Suu Kyi and Rohingya crisis

2017-09-18T23:29:31+05:00 Syed Hammad Ahmad

“Authority, power, and wealth don’t change a man. It only reveals him”, Imam Ali (a.s.). Myanmar`s Nobel Peace Prize winner, Aung San Suu Kyi, had spent almost 15 years under house arrest before she began her political career. She is now the State Counsellor of Myanmar. During her house arrest, she was praised all over the world because of her unshakeable stance for democracy and her unwavering commitment to the rights of people. But these days her government is facing intense international criticism over military action against Rohingya Muslims and her unprecedented silence about this violence. During the days of her incarceration, she was an emblem of suffering, and now she is a symbol of silence, complicity and cruelty. The determination with which she refused to capitulate to her oppressors then, is now the material of her refusal to have mercy, to impose the suffering that degrades, embitters and enrages an individual. She is a Nobel Peace Prize winner who is devoid of the nobility of character. She is in power and her real cruel face is evident to the whole world.

Most of Myanmar’s population is Buddhist,, led by firebrand monks. There is widespread hostility toward the Rohingya Muslims who are in the minority and are discriminated against regularly. The government not only denies them citizenship but also labels them illegal Bengali immigrants. The Buddhist monks are leading an Islamophobic campaign, calling for them to be pushed out of the country. This time the situation aggravated because of the militant attacks on Myanmar`s security forces in Rakhine on August 25. The attack sparked the worst military backlash. In the last three weeks alone 300,000 mostly Rohingya civilians have fled to Bangladesh, where refugee camps have almost burst at the seams.

Suu Kyi along with the rest of Myanmar`s government is presiding over this massacre. Even the UN human rights chief said, “The country is waging a `systematic attack` on the Rohingya Muslims.” He warned that `ethnic cleansing` seemed to be underway. According to reports, more than 1,000 Rohingya Muslims have been killed; scores have drowned trying to make the perilous sea journey in boats. Many of the dead were children. Others have died while trying to flee the fighting in Rakhine state, where witnesses say entire villages have been burned. Instead of speaking against this massacre and violence, Suu Kyi’s foreign ministry defended the military for doing their `legitimate duty to restore stability`, saying troops were under orders ‘to exercise all due restraint and to take full measures to avoid collateral damage.’

The inaction of the UN on this issue is condemnable. It is shameful that the organization has failed to follow its basic principles of upholding human rights and protecting people from persecution and genocide. People all over the world were expecting that the UN would assert the principle of humanitarian intervention without discrimination, but it is heartbreaking to witness that the UN is not fulfilling its duties. At the same time, the international community is merely a silent spectator as the persecution of Rohingya’s is in full swing. The issue has unfolded the double standard of the international community on human rights.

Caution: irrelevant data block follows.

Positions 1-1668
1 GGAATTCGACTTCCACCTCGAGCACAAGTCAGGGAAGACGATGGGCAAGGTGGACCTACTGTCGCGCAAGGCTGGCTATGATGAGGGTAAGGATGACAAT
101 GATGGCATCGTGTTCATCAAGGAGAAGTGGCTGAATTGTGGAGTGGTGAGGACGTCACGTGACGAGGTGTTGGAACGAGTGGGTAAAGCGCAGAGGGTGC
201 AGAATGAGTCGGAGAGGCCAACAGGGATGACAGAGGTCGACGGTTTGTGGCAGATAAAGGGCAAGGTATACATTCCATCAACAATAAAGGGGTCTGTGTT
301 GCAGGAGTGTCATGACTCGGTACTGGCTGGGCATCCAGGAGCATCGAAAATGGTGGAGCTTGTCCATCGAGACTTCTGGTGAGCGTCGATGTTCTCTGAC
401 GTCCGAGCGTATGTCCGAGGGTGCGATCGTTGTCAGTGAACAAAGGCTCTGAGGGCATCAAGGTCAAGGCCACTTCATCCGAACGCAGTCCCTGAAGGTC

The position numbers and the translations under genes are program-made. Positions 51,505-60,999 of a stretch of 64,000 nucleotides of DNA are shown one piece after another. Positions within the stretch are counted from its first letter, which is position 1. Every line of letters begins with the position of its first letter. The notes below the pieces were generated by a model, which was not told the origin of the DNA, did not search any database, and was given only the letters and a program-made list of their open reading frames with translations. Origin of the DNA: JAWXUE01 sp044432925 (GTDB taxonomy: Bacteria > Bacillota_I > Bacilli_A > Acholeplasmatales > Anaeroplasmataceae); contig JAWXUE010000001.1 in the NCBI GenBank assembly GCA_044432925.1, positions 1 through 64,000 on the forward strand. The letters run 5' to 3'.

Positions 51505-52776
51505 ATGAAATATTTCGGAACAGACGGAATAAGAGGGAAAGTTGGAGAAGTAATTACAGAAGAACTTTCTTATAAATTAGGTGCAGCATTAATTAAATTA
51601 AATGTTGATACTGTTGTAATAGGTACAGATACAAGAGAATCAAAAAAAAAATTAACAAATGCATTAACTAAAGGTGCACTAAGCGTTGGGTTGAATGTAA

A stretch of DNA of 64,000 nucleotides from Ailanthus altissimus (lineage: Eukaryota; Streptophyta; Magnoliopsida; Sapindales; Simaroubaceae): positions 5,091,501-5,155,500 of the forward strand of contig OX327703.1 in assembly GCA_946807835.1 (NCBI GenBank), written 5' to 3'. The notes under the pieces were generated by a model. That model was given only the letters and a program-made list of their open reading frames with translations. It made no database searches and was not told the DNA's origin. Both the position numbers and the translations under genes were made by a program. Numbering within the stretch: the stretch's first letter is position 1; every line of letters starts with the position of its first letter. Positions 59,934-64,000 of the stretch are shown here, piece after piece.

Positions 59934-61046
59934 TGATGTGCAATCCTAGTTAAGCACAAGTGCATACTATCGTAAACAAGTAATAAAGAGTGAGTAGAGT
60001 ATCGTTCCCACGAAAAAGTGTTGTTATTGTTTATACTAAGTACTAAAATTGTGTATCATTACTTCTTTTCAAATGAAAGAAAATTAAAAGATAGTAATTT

The credibility of the Noble Peace Prize has also become questionable in the wake of this crisis. According to news reports, there are over 400,000 signatures including those of former laureates on a petition demanding that Suu Kyi`s Nobel Prize be revoked. All have asked the Nobel Committee to take immediate action against Suu Kyi by revoking the prize that was conferred upon her. But unfortunately, the Nobel Committee has never, in its history, revoked a prize, and they will not do it now. It makes clear that the West honors those with such prizes who suits and fulfills their interests. Suu Kyi has been the darling of the West, and her stand against the military dictatorship made her famous. She won the Noble Peace prize in 1991. The West has waged many unjust wars in the world and involved abuse of human rights, and Su Kyi is following the footsteps by doing all these violations and killing innocent Rohingya Muslims under the guise of fighting against terrorism. According to Myanmar government, Rohingya Muslims are potential terrorists, and hence none can be victims, and their persecution is entirely justifiable.

Awarding the Nobel Prize or revoking it is meaningless because it cannot stop the massacre of the Rohingya. The Nobel laureate who pretended to speak for justice will not intervene on their behalf, nor will she halt the massacre. She has refused to speak out against the persecution of Rohingya Muslims in her country. She seems careless about what international community now thinks of her. Besides, the response of the UN and the world is unprecedented as mobs burn villages and lynch minorities. It has also proved that Suu Kyi is no more human rights champion and the Noble Peace Prize is meaningless for such persons.

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